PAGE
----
Re: Time and space (Peter Cariani )

Subject: Re: Time and space
From:    Peter Cariani  <peter(at)>
Date:    Mon, 9 Jun 1997 16:34:40 +0000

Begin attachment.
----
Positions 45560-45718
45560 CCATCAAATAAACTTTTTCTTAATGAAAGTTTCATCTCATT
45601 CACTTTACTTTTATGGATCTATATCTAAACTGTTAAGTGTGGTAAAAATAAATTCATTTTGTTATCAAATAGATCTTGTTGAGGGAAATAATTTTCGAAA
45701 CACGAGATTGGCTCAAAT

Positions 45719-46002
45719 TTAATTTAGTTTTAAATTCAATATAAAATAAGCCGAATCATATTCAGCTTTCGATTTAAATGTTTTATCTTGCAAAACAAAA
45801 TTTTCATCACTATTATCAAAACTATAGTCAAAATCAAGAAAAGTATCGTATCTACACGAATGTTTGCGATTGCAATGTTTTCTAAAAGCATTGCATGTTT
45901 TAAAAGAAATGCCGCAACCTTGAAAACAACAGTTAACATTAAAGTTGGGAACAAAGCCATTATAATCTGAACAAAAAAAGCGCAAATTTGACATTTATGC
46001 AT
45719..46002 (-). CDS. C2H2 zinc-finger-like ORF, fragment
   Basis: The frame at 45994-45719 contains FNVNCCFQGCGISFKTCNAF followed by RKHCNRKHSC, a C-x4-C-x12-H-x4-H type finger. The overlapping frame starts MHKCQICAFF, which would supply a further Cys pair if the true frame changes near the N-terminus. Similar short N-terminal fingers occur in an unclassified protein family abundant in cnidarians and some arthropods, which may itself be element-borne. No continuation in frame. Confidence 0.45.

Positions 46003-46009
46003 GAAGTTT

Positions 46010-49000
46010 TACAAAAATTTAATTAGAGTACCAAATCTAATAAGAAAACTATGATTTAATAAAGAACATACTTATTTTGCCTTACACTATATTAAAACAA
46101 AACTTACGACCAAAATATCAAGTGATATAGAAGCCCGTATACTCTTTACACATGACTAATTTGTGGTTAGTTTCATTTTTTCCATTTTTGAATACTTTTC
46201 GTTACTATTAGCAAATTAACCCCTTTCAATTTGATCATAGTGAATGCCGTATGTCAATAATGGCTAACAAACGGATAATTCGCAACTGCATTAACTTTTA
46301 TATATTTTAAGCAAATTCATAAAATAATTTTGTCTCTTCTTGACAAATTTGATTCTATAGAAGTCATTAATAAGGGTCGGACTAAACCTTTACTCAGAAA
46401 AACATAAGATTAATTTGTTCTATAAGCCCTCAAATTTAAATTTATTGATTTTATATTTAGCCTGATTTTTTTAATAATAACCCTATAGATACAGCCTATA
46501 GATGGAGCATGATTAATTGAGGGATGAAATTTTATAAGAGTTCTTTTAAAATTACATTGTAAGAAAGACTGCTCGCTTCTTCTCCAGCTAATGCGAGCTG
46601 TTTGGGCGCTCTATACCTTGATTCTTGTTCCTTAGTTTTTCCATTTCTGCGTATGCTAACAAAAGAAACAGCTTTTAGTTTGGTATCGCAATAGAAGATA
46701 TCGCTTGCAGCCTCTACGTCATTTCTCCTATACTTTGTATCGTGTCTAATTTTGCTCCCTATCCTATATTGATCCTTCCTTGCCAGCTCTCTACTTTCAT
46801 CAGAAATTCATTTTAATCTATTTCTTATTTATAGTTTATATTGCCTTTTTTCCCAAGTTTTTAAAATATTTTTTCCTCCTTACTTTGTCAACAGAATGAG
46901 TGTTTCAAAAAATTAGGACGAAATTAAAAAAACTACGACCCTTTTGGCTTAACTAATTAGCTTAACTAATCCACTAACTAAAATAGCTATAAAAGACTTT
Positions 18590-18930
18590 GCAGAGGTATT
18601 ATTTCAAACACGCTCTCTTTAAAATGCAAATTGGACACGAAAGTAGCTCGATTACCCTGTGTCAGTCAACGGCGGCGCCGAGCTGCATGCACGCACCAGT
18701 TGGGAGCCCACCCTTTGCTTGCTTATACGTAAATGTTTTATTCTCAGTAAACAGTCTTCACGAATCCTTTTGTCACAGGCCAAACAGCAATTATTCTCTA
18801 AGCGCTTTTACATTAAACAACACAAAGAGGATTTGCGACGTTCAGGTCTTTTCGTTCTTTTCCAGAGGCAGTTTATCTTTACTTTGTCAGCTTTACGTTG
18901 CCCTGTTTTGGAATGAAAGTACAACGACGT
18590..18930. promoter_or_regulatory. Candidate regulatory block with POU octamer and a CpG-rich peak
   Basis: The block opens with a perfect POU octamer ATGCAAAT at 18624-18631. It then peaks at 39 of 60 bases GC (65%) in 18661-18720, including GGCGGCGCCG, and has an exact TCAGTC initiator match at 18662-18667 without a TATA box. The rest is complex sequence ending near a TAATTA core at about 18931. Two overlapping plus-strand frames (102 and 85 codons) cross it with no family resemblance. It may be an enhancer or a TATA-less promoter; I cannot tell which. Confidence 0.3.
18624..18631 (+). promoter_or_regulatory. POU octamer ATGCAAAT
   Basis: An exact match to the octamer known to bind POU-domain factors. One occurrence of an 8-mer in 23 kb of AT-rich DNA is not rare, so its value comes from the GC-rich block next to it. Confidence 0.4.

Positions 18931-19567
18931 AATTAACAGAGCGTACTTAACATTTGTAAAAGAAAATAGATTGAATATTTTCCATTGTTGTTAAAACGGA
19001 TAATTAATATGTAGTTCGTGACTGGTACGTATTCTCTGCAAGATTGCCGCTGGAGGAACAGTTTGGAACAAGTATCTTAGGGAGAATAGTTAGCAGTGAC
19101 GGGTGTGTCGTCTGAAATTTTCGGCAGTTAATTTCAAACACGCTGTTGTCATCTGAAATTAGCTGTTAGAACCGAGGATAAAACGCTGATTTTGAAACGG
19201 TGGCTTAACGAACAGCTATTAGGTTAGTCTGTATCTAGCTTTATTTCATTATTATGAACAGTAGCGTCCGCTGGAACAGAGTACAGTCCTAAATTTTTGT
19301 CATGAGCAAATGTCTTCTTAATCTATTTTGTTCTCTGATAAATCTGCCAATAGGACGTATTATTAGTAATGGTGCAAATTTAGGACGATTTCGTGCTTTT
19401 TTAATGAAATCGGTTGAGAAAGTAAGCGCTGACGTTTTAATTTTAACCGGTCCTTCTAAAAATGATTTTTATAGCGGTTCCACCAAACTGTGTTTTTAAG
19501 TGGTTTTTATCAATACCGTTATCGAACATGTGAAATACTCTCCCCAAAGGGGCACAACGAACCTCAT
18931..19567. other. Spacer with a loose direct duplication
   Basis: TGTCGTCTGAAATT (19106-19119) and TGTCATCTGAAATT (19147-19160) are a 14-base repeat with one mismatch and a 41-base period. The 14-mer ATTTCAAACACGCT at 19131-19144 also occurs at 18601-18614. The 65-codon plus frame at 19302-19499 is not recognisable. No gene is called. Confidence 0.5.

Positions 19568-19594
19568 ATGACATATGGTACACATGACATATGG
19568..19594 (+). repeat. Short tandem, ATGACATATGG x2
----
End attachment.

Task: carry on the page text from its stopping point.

Neil Todd wrote: > Dear Peter > On Thu Jun 5 22:42 BST 1997 Peter Cariani wrote: > > Lastly, in Bertrand's and my work in the auditory nerve > > it also became apparent to me that what is needed for > > periodicity pitch is an autocorrelation-like analysis of > > of periodicity pitch, ..... > > > My impression is that the > > modulation detector idea will not work for the pitch > > shift of AM tones (first effect of pitch shift, or > > de Boer's rule)...... > > > I think these are critical issues for models based on > > time-to-place that I tried to bring up in Montreal last > > summer (I didn't do it to give you a hard time, I promise). > > Yes, it is very clear that you are a strong proponent of this > class of model and certainly it is true that power spectrum > type models only respond strongly to first order intervals. > However, if you had actually read the proceedings (and > listened to what I said then) you would have noticed that I did > indeed address these issues. Autocorrelation models are good, > but they are not perfect. To save you looking up your copy of > the Proc. ICMPC96 I quote below the relevant section. > > "The next phenomenon we consider is that of virtual pitch > shift. Virtual pitch shift is described as the shift in > perceived pitch of a complex in which all the partials have > been shifted by a constant amount, so that they are no longer > harmonic. In the literature there are generally two distinct > accounts of pitch shift (Hartmann and Doty, 1996). Proponents > of temporal theories argue that pitch shift can be only > accounted for in the fine temporal structure of the AN > response, since the envelope remains invariant. Earlier > place-pattern accounts are that pitch shift results from the > disparity between a central pattern and the excitation pattern, > i.e. a best fitting harmonic series. Whether represented in terms of temporal autocorrelation or in terms of spectral pattern analysis, the Schouten-de Boer experiments indicated that the fine structure of the stimulus must be represented, either the fine structure of the waveform or the fine structure of the power spectrum. > It is of interest to see if pitch shift can be predicted by > [place-time] pattern matching against the sensory memory traces > without the spiking component. The signals for this example > were obtained from Example 21 of the ASA Auditory > Demonstrations CD and consist of the 4th, 5th and 6th harmonics > of a 200 Hz complex. As would be expected (without spiking) as > the three partials shift upwards their interaction terms remain > relatively invariant at 200 Hz. However, the pitch strength as > measured by response of the recognition space (Figure 2) does > indeed show the correct type of pitch shift including pitch > ambiguity. The strongest response is obtained for the harmonic > complex 800, 1000, 1200 Hz, although the estimated pitch is a > little less than 200 Hz. The 860, 1060, 1260 Hz complex > produces a pitch estimate at about 210 Hz. The 900, 1100, 1300 > Hz complex produces an apparent bimodal response with one > estimate at about 215 Hz and another at about 185 Hz. The 960, > 1160, 1360 Hz complex also gives a bimodal response with > estimates of about 230 Hz and 190 Hz. I looked up your papers again in the IMPC proceedings. I do remember thinking that the IC modulation tunings were way sharper than anything I had seen in the literature, looking at the first paper (fig. 2) there are multiple, sharp peaks for Fm's of 200, 400, and 800 Hz. I'm not at all knocking your valiant attempt to make a model that spans several processing levels -- I think this is a good thing to strive for -- but do these response patterns seem at all "physiological" to you? So much rests on the sharpness of that tuning.......Looking at Fig. 2 in the second paper -- the one on pitch shift -- you get an estimated pitch of 195 Hz for the perfectly harmonic case (800,1000, 1200). For the shifted case, (860, 1060, 1260), de Boer's rule would predict pitches at 215 and 172 Hz, whereas your plot shows a global maximum at 205 Hz. The peak at 185 Hz is yet smaller than one at 195 Hz. What psycho- physical results were these estimated pitches compared against? > Clearly this simple pattern matching model does seem to give an > account of pitch shift without fine structure. How then may > this be reconciled with the fine structure account? In order to > investigate the effect of fine structure in the model, a > shifted complex (900, 1100, 1300 Hz) was presented to the model > including the spiking component (see Figure 3). It is clear > from figure 3 that although fine structure appears to be only > weakly represented in the model it does have the effect of > shifting the interaction term to about 215 Hz. It appears then > that both fine structure and central matching contribute to > pitch shift. It may be that the central auditory system > combines envelope and neural timing information (Cooke and > Brown, 1994) into a single image which is available for > learning and recognition. It is known that there are some small > discrepancies between current timing models and experimental > data. e.g. the slope of the pitch shift in the case of Meddis > and Hewitt (1991) and the predicted mistuning of the > fundamental in the case of Hartmann and Doty (1996). It may be > that the hybrid model proposed here may account for these small > discrepancies of the timing models, but this requires testing." > [Proc. ICMPC 96. p. 180-181.] But for this stimulus (900, 1100, 1300) I would expect v. weak low pitches: a pitch at the true fundamental (100 Hz), and fainter ambiguous pitches around 185 Hz and 222 Hz. Your model doesn't predict any of these discrete pitches-- the estimates have a broad, high-pass character starting with about 190 Hz. The model doesn't seem to work...... > To be quite honest, I am quite agnostic as to what mechanism is > responsible at a sub-cortical level for the time to place > mapping. Both power specta and autocorrelation (which are > Fourier twins don't forget) do this. Actually, the most > neurologically plausible model I have seen is Gerald Langner's > (neither autocorrelation nor power spectrum) since it includes > both DCN and VCN components. Either way it does not alter the > cortical model I have proposed. All I am suggesting, as gently as possible, is that you should pay more attention to the nature of the elements that are supposed to be carrying out your informational operations -- just check to see if they in any way resemble what is seen physiologically. Even given highly tuned elements, the model doesn't seem to work --- so it's time to either go back and recheck for errors of implementation or time to rethink your basic assumptions. Peter Cariani